Unite workers in Thurrock to strike over concerns with council’s waste management

Waste workers employed by Thurrock council are set to strike from 12 April in a dispute caused by what has been dubbed the ‘rubbish management’ of the council’s waste collection service.

In a little over two weeks, 65 workers who are members of the Unite union will stage walkouts in protest of what they perceive as a refusal on the part of the management to listen to their concerns.

Unite workers in Thurrock to strike over concerns with council’s waste management
Thurrock Council plans to place CCTV on bin lorries, like this camera installed by Boston Borough Council

The workers’ greatest concern is the installation and use of what they describe as ‘big brother style’ cameras on bin lorries, which they claim will livestream 360-degree pictures directly to the manager’s desk. It is feared these will allow management to spy on workers and residents, monitor what residents place in their bins and be used as evidence to block collections to certain homes.

The workforce is also taking action over the perceived ‘chaos’ of Thurrock's collection service, which they say is resulting in some crews being instructed to mix all collected waste together on the collection vehicle, even if it has been sorted by residents.

The management’s new collection system, which was introduced in May 2017 and sees all collection vehicles arriving at once in certain areas, has also come under fire, with claims that workers and residents are being subjected to noise pollution and that the collections are causing access problems for road users.

The first of the series of 48-hour strikes will begin at midnight on Thursday 12 April, with further 48-hour strikes beginning on Thursday 19 April and Thursday 26 April.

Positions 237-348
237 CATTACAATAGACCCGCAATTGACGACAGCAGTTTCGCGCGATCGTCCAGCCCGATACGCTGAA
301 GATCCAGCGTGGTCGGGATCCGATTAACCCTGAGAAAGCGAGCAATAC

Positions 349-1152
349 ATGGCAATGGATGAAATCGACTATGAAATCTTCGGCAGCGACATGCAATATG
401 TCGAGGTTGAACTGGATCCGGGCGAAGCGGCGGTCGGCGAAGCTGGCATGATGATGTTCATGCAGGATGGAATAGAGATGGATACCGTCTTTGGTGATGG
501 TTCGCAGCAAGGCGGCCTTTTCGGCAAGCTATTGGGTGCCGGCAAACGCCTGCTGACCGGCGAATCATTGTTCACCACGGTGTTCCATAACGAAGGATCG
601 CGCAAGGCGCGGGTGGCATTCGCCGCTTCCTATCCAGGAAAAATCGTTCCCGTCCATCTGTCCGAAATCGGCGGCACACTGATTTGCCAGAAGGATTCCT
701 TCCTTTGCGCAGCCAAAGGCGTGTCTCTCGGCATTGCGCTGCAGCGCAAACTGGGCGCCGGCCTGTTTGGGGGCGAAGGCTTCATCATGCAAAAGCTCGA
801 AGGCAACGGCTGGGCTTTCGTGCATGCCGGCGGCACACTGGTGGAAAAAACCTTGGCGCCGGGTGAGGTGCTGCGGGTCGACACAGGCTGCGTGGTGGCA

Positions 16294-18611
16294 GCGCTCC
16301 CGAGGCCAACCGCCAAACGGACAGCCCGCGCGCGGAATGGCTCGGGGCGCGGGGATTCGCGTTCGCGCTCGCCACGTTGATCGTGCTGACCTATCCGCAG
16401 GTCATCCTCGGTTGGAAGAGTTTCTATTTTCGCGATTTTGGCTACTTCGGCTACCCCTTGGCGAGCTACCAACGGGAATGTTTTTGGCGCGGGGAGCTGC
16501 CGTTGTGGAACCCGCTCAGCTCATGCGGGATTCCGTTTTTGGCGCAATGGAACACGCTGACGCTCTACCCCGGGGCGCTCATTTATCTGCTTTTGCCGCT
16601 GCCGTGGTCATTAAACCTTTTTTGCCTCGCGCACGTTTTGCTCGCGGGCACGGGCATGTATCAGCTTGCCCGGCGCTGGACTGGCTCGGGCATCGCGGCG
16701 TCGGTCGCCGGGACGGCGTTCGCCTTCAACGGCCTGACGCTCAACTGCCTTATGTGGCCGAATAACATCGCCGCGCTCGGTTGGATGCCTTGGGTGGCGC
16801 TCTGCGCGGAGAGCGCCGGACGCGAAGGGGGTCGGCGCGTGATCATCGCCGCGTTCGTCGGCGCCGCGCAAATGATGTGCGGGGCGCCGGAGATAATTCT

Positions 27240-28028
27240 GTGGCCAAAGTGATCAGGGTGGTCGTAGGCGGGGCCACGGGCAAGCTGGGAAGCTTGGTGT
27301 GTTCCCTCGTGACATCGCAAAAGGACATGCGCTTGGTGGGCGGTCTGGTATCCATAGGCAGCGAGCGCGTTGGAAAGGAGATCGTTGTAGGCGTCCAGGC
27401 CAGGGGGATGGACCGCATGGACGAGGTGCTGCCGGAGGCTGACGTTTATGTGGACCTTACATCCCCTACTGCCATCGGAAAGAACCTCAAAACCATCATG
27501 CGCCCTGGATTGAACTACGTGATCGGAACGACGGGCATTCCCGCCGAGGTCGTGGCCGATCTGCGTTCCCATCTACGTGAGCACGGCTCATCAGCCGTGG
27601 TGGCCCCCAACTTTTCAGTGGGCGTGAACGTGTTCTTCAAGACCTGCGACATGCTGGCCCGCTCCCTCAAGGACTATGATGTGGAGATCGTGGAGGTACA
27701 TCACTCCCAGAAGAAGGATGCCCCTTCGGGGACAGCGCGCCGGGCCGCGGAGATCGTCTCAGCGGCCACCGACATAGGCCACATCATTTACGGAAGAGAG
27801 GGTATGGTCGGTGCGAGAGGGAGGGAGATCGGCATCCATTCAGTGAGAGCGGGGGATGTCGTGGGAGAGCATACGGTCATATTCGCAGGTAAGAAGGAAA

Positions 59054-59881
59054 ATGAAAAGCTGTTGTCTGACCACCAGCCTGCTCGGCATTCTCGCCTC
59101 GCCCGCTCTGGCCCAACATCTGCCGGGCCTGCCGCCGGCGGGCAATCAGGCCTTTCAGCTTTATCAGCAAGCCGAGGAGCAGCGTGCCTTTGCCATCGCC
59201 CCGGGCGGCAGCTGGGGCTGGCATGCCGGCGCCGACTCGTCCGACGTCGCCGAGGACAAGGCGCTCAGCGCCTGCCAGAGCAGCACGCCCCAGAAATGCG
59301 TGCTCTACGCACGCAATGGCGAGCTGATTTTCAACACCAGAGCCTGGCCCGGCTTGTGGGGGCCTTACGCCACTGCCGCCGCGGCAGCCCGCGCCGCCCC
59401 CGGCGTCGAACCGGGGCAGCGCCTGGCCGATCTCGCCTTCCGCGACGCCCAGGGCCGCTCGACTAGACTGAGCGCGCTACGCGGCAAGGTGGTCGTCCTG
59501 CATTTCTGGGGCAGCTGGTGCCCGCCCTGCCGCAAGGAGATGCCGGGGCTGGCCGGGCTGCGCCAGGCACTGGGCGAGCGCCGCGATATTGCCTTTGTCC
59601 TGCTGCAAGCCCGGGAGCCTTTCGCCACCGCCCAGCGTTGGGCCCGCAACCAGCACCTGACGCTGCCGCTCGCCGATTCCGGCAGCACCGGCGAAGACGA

There will then be a 72-hour strike beginning at midnight on Tuesday 1 May. This will be followed by a series of 24-hour strikes on 16, 23 and 30 May.

Unite regional officer Michelle Cook said: “Strike action has been called because quite frankly the council’s management is rubbish and they have not been prepared to listen to the genuine deep seated concerns of the workforce.

“There is absolutely no need for live cameras. This is not Celebrity Love Island, these are people’s homes. Management should stop trying to recreate the Truman Show and instead concentrate on rebuilding the performance of the refuse service and improving staff morale.

“Sadly, the strike action is inevitably going to cause disruption to Thurrock residents and workers are only taking action as a very last resort because of the council’s attitude.

“It is not too late for strike action to be averted. Management need to acknowledge the error of their ways and drop the plans for the big brother cameras and then sit down to resolve our concerns.”

Thurrock Council has been contacted for comment.

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